Short: Enzymes: breaking it down. Barbara Fricks
by Barbara Fricks
Diversity is all around us. I like to think of myself as studying the biodiversity in soil. But rather than focusing on plants, animals, or even microbes, I study enzymes. Every living organism manufactures enzymes, and they are responsible for all biological processes. Whether they exist inside the cell or outside the cell, these little workhorses drive it all. We have numerous enzymes, both extracellular and intracellular. Saliva contains several enzymes that aid in the breakdown of food. Microorganisms in soil also have enzymes to breakdown their food. Essentially, enzymes are compounds that facilitate chemical processes, making them occur with greater ease.
I like to think of enzymes and their substrates (stuff they work on) as locks and keys. Just like the incredible diversity of species on this planet, there is great diversity among enzymes. Enzymes are made up of individual peptides, like beads on a string. These strings come together in complex 3-dimensional structures based on chemical properties. Some beads will attract one another and some will repel one another. The combination of attracting and repelling forces is responsible for maintaining 3-D conformity of an enzyme. Maintaining these 3-D structures is essential for maintaining enzyme functionality. Changing the structure of an enzyme can completely inactivate it. Therefore it is remarkable that enzymes with different peptides can still come together in similar ways, maintaining enzyme function. It’s the simple diversities in life that continue to amaze me at the complexity of life, and keep me questioning.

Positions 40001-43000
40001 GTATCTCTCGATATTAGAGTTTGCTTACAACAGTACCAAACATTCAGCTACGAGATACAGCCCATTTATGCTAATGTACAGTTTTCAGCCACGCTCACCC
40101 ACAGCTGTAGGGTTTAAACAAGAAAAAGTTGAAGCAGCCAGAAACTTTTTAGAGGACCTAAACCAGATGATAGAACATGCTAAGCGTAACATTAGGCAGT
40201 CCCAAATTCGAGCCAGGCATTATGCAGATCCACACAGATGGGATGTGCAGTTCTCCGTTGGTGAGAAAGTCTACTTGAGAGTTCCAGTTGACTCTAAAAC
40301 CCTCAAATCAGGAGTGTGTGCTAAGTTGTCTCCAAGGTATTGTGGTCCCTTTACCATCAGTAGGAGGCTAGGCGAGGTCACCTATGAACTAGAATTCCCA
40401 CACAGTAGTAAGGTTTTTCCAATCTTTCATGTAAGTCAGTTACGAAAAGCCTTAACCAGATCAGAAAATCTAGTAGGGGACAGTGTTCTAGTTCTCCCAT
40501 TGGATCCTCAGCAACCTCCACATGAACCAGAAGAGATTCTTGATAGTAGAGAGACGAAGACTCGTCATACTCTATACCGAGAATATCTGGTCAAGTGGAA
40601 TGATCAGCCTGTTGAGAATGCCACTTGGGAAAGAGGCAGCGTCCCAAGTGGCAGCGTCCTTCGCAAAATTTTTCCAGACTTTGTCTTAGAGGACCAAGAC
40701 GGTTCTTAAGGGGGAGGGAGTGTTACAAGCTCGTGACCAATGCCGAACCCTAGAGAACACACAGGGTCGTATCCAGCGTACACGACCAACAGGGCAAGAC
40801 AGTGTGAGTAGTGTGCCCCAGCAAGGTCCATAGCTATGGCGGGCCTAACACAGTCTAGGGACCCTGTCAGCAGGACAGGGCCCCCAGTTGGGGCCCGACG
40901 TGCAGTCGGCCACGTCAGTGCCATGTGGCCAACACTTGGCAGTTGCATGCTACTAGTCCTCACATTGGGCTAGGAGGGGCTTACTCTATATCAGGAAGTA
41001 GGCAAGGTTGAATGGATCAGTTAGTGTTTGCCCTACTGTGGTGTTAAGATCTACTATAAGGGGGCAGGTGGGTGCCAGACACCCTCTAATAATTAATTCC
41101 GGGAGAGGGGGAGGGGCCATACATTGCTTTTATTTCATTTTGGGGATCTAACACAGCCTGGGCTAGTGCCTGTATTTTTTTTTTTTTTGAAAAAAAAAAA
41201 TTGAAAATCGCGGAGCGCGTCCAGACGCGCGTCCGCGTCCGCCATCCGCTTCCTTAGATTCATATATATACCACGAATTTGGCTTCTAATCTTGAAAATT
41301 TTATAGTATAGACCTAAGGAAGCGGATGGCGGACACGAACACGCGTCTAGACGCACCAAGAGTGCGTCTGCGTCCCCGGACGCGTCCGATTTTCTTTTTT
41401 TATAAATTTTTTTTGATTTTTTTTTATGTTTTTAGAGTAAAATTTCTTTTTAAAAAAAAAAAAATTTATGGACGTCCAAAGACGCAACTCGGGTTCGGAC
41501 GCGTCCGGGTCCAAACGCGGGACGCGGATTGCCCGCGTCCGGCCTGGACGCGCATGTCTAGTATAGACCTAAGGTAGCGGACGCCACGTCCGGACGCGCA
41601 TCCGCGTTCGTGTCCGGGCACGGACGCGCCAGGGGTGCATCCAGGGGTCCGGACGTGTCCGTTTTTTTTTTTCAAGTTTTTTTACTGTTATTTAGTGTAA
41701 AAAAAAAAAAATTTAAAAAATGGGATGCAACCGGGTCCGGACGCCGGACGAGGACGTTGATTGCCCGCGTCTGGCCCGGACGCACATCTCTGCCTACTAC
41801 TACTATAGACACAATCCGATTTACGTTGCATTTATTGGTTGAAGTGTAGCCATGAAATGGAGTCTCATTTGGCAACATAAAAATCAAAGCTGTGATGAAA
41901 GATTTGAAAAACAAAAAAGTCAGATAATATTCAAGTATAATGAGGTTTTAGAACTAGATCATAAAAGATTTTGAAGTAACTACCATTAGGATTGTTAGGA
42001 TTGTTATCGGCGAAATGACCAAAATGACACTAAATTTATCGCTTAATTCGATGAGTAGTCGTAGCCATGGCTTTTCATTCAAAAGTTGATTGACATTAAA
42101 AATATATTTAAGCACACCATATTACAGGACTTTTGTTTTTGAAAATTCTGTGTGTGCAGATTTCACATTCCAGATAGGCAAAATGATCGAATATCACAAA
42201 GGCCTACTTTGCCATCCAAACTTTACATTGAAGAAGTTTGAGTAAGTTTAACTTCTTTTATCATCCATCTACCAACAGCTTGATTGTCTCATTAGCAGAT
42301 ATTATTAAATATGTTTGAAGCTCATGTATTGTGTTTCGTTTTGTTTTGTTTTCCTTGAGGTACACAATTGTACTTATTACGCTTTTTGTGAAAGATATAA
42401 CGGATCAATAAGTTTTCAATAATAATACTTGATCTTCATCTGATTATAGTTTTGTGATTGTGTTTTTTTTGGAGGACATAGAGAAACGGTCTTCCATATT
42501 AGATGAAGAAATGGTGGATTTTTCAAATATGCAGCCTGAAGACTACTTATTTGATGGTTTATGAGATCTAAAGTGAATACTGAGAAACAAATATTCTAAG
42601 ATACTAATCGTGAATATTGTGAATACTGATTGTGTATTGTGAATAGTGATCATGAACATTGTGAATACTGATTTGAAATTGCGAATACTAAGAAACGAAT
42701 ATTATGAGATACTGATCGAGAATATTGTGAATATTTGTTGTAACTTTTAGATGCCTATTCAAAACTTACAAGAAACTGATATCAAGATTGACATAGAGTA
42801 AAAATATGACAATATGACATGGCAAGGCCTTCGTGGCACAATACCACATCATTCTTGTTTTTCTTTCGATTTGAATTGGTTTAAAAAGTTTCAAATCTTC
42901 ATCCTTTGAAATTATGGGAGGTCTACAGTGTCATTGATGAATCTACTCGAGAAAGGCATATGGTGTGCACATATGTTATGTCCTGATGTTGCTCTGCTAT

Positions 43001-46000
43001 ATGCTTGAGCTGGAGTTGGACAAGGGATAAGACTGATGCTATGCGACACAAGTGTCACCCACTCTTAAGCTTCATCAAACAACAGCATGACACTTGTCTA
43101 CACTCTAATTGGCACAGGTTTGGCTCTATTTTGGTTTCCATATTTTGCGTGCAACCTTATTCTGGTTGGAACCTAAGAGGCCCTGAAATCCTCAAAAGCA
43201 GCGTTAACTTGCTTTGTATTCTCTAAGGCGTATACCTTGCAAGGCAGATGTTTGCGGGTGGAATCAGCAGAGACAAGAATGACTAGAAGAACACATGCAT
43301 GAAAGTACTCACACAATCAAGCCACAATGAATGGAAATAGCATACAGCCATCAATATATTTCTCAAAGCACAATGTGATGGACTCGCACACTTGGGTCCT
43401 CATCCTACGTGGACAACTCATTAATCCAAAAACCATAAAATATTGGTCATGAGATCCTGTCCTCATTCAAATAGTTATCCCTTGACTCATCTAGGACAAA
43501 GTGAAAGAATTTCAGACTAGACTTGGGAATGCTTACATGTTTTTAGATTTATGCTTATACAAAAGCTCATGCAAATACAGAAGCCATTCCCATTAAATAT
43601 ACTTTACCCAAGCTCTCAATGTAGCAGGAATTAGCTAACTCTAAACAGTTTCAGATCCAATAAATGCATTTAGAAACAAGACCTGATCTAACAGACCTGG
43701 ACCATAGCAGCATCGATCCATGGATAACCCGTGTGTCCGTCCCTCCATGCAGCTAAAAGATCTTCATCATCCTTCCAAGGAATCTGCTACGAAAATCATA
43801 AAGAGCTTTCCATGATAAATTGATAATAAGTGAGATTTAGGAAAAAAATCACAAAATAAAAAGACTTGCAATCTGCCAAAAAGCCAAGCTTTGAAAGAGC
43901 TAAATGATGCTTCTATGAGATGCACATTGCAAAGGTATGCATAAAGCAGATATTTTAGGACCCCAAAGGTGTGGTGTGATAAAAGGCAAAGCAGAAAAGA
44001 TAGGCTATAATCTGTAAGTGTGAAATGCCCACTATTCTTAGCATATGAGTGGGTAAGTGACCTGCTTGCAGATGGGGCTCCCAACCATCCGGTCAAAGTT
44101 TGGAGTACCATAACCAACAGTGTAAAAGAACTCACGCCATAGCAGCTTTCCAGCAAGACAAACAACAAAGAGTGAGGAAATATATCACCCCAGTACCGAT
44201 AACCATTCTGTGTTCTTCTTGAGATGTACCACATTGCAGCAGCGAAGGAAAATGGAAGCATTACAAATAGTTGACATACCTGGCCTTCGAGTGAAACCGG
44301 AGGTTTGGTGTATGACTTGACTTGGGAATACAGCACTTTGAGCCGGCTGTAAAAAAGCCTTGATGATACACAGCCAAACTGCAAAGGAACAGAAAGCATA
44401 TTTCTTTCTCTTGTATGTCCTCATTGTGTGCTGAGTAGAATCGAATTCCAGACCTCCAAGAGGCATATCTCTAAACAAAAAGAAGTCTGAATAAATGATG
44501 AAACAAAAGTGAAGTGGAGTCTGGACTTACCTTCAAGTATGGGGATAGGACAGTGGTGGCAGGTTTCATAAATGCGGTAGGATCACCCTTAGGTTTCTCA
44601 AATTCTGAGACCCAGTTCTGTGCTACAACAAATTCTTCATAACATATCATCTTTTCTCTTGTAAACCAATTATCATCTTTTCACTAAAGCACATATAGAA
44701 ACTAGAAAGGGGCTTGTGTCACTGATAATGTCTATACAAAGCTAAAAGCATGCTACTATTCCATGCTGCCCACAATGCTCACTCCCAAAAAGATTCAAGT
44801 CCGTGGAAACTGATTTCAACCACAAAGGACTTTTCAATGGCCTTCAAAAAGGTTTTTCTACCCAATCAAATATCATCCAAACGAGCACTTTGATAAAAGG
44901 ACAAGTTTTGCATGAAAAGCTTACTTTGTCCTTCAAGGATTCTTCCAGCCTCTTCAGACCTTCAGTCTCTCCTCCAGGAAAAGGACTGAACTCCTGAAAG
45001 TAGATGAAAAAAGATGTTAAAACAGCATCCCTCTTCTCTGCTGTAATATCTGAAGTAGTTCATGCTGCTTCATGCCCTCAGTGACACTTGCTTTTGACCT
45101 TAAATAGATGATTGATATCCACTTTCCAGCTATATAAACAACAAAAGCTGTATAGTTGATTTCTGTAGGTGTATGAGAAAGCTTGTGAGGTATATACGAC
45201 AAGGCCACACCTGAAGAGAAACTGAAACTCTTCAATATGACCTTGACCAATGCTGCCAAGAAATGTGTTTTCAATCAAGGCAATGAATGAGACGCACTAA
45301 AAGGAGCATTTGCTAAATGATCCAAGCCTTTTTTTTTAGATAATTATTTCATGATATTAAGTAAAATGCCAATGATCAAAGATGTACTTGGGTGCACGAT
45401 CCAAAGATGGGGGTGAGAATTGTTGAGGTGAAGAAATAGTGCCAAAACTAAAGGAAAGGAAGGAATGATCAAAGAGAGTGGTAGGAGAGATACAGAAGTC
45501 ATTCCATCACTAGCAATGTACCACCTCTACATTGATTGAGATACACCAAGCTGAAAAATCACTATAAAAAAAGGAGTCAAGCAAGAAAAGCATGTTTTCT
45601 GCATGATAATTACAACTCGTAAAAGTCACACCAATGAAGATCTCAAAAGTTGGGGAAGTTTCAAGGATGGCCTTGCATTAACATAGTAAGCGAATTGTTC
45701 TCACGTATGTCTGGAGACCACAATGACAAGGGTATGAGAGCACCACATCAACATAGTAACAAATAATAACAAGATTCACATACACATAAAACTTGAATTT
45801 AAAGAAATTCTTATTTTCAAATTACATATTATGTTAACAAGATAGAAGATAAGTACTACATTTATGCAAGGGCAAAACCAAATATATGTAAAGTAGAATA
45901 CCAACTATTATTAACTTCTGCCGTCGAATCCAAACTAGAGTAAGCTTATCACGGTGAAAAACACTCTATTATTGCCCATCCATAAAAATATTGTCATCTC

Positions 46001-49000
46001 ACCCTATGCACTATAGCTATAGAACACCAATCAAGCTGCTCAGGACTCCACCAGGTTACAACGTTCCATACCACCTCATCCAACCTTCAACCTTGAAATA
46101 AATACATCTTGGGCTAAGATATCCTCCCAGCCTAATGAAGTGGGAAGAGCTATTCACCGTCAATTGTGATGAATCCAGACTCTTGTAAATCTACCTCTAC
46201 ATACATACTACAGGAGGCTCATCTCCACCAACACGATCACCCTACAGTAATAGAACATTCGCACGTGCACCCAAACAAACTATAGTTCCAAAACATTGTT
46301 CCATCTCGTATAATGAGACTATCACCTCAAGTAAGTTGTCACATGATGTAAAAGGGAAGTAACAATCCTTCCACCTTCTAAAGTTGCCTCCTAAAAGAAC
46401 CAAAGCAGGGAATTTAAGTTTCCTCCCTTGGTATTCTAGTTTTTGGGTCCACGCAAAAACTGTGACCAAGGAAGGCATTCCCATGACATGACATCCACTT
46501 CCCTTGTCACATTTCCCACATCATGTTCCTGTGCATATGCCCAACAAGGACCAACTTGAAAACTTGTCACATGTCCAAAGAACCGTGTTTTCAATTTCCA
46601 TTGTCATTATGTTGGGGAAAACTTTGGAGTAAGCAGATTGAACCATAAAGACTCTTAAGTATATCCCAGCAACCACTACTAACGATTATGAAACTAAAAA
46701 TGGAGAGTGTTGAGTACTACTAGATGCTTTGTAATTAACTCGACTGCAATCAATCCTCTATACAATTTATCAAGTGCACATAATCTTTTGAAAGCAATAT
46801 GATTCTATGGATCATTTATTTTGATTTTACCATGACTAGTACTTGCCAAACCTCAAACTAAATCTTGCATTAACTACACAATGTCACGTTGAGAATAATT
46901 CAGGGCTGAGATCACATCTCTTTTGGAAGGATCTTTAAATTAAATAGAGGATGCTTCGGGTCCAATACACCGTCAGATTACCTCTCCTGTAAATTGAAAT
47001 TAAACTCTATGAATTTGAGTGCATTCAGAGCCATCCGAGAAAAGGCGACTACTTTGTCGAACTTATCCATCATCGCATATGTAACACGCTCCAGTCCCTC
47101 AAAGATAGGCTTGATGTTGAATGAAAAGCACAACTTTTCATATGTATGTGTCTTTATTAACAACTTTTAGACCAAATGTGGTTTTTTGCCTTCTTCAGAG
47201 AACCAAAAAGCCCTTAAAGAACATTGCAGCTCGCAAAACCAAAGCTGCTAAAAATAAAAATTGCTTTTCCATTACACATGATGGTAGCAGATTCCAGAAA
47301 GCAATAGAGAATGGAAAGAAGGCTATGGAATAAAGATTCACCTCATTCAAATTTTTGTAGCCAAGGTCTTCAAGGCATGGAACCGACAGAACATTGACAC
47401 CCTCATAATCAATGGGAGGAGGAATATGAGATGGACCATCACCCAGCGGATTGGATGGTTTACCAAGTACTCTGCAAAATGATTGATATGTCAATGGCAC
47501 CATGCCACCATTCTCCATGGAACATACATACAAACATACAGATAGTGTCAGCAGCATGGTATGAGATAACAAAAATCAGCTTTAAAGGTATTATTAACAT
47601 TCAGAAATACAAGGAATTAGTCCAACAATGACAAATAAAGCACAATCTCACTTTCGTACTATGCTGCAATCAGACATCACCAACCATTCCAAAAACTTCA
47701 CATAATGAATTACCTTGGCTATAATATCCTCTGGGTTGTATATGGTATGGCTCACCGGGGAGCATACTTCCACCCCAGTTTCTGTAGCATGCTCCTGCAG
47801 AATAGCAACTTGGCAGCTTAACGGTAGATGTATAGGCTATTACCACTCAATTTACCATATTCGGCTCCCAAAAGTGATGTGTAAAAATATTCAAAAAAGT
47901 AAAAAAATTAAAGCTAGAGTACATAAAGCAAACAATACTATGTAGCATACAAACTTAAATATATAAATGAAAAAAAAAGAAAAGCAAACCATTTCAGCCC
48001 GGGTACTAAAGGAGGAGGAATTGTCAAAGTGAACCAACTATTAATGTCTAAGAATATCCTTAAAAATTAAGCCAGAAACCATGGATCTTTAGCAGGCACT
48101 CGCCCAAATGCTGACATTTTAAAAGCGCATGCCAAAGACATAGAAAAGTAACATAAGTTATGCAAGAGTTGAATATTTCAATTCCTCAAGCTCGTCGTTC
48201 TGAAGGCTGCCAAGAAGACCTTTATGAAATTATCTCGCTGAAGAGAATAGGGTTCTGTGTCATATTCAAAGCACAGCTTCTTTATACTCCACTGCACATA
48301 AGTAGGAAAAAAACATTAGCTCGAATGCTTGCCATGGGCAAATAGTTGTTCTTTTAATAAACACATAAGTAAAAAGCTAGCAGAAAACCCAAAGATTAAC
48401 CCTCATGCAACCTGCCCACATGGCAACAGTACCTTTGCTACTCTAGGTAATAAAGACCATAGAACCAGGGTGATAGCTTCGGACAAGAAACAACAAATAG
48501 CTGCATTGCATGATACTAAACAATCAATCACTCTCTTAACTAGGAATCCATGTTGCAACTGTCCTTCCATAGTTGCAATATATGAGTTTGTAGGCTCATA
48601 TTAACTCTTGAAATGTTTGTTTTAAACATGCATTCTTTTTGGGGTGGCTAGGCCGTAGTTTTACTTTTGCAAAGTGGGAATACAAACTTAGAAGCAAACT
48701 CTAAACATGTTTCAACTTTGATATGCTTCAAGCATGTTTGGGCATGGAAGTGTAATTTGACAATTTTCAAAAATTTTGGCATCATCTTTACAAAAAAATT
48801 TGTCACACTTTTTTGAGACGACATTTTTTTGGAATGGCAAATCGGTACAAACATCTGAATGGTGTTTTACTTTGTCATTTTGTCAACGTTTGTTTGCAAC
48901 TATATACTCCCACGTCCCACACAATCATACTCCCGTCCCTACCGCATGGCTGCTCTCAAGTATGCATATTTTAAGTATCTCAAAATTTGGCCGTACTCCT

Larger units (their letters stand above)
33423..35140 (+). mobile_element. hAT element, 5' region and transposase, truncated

Image: Soil bacteria (Sporosarcina ureae): marlysd on Flickr.